The Fine Arts Gallery at Golden West College is presenting "Imagenes de Mexico," an exhibit featuring modern Mexican artists, through March 3. Artists include Rafael Coronel, Jose Luis Cuevas, Diego Rivera, David Alfaro Siquieros, Rufino Tamayo and Francisco Zuniga. Gallery hours are 10 a.m. to 2 p.m. Monday through Friday. On Wednesday, the gallery is also open 6 to 9 p.m. Admission is free. The Fine Arts Gallery is at Golden West College, 15744 Goldenwest St. Information: (714): 895-8356.
ENTERTAINMENT
October 9, 2005 | Suzanne Muchnic
BILLED as "the most important Latin American art auction ever held on the West Coast," a fundraiser for the Museum of Latin American Art in Long Beach next weekend will offer 182 works donated by artists, collectors and galleries. Oil paintings, sculptures, graphics, photography and works on paper by 153 artists -- including widely recognized masters such as Fernando Botero, Rafael Coronel and Jose Luis Cuevas -- will go on the block.
SPORTS
July 13, 1986 | STEVEN FLEISCHMAN
Despite controlling the ball for most of the game, the Hollywood Kickers settled for a 0-0 tie with the San Diego Nomads for the second time this season in a Western Soccer Alliance match Saturday at Birmingham High. The Kickers were unable to capitalize on a 23-6 advantage in shots on goal, and their closest brush with an offense came when a San Diego defender almost headed the ball into his own goal 28 minutes into the match.
NATIONAL
October 15, 2002 | From Associated Press
As many as 11 badly decomposed bodies, possibly belonging to immigrants who were being smuggled into the country, were found in a Union Pacific rail car parked at a grain elevator outside of town, authorities said Monday. All the victims boarded the train in Mexico, but their nationality was unconfirmed, said Jerry Heinauer, district director of the Immigration and Naturalization Service for Nebraska and Iowa.
NEWS
April 27, 1989 | EDMUND NEWTON, Times Staff Writer
Mexican artist Jose Luis Cuevas is at work in a studio at Pasadena City College as about 50 students, a couple of photographers and a television crew watch and record. Straight-backed, intense, his dancing blue eyes seeing nothing but the picture taking shape, Cuevas draws a pair of large male heads. Like most of Cuevas' work, there is only a passing resemblance to observable reality. The heads seem to take on the qualities of masks, heavy browed and snout-nosed. One displays a long seam with cross-hatching, like a sutured scar, the other seems to sprout another face from his ear. Distinctive Signature Cuevas, surpassed only by 89-year-old Rufino Tamayo as Mexico's most widely acclaimed living artist, dabs with ink-soaked cotton, slashes with brush and grease pencil, then applies the distinctive Cuevas signature.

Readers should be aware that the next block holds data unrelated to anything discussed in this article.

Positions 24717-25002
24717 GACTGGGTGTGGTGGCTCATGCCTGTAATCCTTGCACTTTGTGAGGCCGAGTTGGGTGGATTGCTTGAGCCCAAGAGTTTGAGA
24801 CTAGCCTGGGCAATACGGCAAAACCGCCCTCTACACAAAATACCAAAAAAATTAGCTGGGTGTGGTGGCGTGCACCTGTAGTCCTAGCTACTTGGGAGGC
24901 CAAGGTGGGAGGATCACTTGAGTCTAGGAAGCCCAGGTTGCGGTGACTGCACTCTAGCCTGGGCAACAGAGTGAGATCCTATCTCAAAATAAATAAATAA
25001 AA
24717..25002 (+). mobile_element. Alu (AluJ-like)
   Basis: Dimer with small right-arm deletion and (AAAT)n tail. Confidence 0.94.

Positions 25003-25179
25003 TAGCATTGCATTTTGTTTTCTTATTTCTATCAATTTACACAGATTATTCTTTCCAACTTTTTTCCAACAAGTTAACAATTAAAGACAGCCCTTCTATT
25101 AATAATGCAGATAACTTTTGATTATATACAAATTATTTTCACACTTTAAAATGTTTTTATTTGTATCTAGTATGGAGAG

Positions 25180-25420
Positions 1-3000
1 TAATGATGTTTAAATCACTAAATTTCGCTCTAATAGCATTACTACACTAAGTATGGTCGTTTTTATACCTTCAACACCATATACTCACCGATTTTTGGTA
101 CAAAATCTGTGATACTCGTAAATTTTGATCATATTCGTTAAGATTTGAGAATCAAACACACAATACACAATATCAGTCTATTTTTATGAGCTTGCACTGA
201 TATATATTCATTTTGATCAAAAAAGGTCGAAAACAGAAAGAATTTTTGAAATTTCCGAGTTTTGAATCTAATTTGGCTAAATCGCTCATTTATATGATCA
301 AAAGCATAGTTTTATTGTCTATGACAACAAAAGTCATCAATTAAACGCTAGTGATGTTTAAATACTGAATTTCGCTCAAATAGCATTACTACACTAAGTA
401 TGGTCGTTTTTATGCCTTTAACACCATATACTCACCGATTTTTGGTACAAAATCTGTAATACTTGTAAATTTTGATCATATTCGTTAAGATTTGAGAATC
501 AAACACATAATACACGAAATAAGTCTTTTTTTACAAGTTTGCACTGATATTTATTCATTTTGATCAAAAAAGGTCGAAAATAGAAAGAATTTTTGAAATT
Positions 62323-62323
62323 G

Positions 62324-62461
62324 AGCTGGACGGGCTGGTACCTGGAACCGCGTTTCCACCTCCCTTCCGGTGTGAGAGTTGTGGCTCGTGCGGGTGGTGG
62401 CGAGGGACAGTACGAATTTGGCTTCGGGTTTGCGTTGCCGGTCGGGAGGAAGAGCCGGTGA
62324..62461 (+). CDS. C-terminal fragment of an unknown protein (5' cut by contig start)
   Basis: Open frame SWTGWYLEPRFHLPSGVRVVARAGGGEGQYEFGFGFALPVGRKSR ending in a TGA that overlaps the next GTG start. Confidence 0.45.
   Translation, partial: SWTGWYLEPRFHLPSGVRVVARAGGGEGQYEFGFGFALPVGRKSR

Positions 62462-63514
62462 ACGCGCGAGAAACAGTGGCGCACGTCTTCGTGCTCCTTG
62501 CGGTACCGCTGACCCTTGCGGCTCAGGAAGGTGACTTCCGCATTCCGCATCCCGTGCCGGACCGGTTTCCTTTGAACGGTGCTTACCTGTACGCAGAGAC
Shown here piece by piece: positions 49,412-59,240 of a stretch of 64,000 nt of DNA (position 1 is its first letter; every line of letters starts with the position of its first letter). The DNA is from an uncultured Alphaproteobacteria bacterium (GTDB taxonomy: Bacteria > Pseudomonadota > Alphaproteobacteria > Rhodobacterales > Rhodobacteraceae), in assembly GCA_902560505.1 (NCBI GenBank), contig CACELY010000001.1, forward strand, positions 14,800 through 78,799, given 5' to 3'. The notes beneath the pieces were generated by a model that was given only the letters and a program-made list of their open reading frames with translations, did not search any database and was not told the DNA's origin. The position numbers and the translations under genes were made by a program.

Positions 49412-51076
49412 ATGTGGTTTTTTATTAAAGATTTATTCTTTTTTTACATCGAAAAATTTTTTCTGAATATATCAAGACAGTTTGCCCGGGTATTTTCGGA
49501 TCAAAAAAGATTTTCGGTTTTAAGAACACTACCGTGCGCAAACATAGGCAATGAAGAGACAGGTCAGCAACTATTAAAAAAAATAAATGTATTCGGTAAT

ENTERTAINMENT
August 12, 1987 | Arts and entertainment reports from The Times, national and international news services and the nation's press
Televisa, Mexico's leading television network, has yanked a series of controversial ads in which a group of leading Mexican artists and intellectuals demand the government do something about Mexico City's severe air pollution. The health risks were publicized for more than three weeks in one-minute spots aired on Televisa and delivered by such eminent artists and writers as painter Jose Luis Cuevas and novelist Carlos Fuentes.
ENTERTAINMENT
December 27, 1991 | DAVID COLKER, TIMES STAFF WRITER
Lala Aguilar Sims, an art historian from Mexico City, loved the fact that the Los Angeles County Museum of Art planned to present a huge Mexican art retrospective. But she didn't think that the museum show, "Mexico: Splendors of Thirty Centuries," went far enough. "They stopped in the '50s with Frida Kahlo," said Sims, who now lives in Los Angeles. "I wanted to show the more modern artists, the ones working now, and the influences on them from the past."